When Taleeb Noormohamed took over as CEO of online marketplace Jane at the end of 2019, he realized he was working for a company with healthy revenue but little brand recognition.
“It was funny. This company was making a couple hundred million dollars every year, had been profitable for its entire life, had thousands of customers, and no one had heard of it,” said Noormohamed, who was previously chief growth officer at Farfetch.
But in the last year, 10-year-old Jane, which sells a wide variety of products from apparel to pet supplies with prices from $10-$3,500, has grown. Total revenue reached $1 billion and more than $250 million annually in 2020. The company received a $40 million Series A funding round led by Tritium Partners in December 2020. Noormohamed attributed the brand’s recent growth in both revenue and audience to social commerce, primarily Instagram Shopping, which it started using in July 2020. Jane’s sales through social commerce grew by 27x between November 2020 and March 2021. Jane had over $200,000 in incremental sales on Instagram Shops and Facebook Shops (mostly through Instagram) from July 2020 to February 2021, and it earned 18,700 new followers on its Instagram account in that time period. It now has more than 600,000 followers.
Social commerce has steadily been taking off over the last year. A survey from the Harris Poll found that 43% of Gen Z and 49% of millennials have already made purchases directly from a social media platform. More than one-third of Americans are planning to use social platforms to buy more products this year, compared to in 2020. According to Noormohamed, a combination of factors, from the pandemic to the increased streamlining of social commerce platforms, have made social commerce more popular.
“Through the pandemic, we saw a huge outpouring of support for small businesses,” Noormohamed said. “Social commerce lends itself well to smaller businesses just starting out. The big brands suck up so much of the oxygen in social advertising, but people can still find you on Instagram Shopping and recommend you to friends, who recommend to friends. It’s very easy for that to happen.”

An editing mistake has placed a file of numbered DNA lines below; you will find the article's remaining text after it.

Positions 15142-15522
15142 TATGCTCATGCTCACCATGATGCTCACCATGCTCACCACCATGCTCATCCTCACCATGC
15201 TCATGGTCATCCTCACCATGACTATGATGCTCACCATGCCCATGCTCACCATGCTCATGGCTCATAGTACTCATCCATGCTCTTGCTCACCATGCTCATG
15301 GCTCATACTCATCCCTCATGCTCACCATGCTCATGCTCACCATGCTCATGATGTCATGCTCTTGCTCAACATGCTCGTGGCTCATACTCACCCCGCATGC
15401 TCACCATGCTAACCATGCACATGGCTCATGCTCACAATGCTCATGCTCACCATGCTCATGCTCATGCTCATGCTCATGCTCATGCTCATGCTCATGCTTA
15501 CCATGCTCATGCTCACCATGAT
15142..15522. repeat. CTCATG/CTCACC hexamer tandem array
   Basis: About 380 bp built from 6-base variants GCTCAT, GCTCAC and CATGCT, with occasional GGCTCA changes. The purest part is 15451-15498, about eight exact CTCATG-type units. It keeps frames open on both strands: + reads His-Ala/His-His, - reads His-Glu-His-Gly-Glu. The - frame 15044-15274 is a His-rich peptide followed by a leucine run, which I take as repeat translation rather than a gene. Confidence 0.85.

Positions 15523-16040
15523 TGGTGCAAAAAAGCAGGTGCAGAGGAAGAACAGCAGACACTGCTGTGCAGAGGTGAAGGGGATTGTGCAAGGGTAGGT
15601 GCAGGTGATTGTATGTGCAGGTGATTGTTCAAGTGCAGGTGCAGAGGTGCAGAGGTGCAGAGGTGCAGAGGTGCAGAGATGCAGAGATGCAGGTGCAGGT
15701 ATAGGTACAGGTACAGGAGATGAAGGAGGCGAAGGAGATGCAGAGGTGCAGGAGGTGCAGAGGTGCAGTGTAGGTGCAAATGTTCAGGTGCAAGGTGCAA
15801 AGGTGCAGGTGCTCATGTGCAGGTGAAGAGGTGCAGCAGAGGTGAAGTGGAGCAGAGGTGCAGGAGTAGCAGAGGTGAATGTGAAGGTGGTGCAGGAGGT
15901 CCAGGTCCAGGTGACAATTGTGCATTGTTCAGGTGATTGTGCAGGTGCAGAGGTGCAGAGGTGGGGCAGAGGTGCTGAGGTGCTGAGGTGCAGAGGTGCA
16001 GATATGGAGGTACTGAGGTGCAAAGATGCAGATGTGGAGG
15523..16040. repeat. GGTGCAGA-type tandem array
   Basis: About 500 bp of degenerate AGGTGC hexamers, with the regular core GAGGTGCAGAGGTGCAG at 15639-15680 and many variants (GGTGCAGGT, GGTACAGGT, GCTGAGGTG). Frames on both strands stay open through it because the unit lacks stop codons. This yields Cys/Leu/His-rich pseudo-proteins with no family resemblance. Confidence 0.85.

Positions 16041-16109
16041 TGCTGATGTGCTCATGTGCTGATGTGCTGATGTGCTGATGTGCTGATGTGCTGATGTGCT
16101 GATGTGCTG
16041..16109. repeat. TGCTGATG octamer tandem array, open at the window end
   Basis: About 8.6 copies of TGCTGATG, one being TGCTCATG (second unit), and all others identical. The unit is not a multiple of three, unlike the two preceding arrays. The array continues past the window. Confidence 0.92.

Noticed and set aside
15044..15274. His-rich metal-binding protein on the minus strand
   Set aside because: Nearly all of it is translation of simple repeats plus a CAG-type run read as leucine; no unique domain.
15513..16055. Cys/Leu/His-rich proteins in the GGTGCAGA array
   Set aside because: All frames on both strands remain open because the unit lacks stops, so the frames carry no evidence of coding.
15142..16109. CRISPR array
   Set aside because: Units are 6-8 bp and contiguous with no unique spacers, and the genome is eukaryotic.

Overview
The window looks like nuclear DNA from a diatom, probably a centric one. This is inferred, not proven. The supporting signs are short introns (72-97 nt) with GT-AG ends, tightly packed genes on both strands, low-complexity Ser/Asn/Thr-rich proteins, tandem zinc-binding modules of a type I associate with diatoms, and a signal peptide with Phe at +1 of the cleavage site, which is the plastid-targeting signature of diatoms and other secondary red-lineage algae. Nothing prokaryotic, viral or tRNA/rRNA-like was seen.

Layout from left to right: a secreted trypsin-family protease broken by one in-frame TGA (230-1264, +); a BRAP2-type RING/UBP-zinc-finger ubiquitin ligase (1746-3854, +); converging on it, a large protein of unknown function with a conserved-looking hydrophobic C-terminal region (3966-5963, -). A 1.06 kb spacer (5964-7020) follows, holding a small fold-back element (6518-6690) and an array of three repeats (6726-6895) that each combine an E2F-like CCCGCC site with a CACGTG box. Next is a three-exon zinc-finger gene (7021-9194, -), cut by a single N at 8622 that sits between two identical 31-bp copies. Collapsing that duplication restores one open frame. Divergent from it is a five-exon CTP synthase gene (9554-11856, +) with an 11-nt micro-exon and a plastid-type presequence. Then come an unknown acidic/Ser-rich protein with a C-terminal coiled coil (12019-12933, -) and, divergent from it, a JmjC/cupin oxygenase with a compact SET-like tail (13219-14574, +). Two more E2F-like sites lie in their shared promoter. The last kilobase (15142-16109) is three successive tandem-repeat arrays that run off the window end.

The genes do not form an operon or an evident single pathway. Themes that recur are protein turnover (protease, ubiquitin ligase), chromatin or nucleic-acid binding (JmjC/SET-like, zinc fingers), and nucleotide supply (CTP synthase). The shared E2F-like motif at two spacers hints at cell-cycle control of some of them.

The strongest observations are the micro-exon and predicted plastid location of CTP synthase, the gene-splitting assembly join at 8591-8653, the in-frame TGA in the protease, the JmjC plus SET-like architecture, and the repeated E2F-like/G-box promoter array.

Noormohamed said that, to date, more than 80% of Jane’s transactions have been over mobile, so its customers — who are mostly women — were already familiar with mobile shopping.
“Instagram can do something we can’t. It drills down on algorithms and can be much more predictive than we can,” Noormohamed said. “So when [a consumer] comes across you on social commerce, they don’t have to leave the experience to see your product and buy it. The majority of our customers on Instagram are not coming onto the platform to search for us or even necessarily to shop. It’s very impulsive and discovery-based. Advertising is getting more crowded and expensive, so integrated experiences are better.”
Since starting with Instagram Shopping, more than 80% of visitors to Jane’s site and mobile app have come directly to the brand, rather than finding the company through search. The majority come through social, but other channels like email also contribute to that number.
Outside of Jane, companies like Sephora and Walmart have been bullish on social commerce for growth. Carolyn Bojanowski, general manager of Sephora’s e-commerce business, told Quartz on June 1 that there is “every indication that [social commerce is] going to be big” in the next year.
And the social platforms are doing everything they can to bring in more brands. TikTok has been piloting a new social commerce feature in the U.K. and courting big commerce players like Walmart. Pinterest, too, has been adding new limited-time drops to play on exclusivity.
“People have always come to Pinterest to shop, and we’re thrilled by the surge in shopping intent we’ve seen within the last year,” said Aya Kanai, head of content and creator partnerships at Pinterest. She said the number of users engaging with social commerce on Pinterest grew by more than 200% between March 2020 and March 2021.
Noormohamed expects that to continue industry-wide.
“It’s an age-old concept,” he said. “Businesses do well when there’s good word of mouth. When you’re shopping on a channel that brings you to our app or into our ecosystem, that’s good for discovery and bringing in new customers.”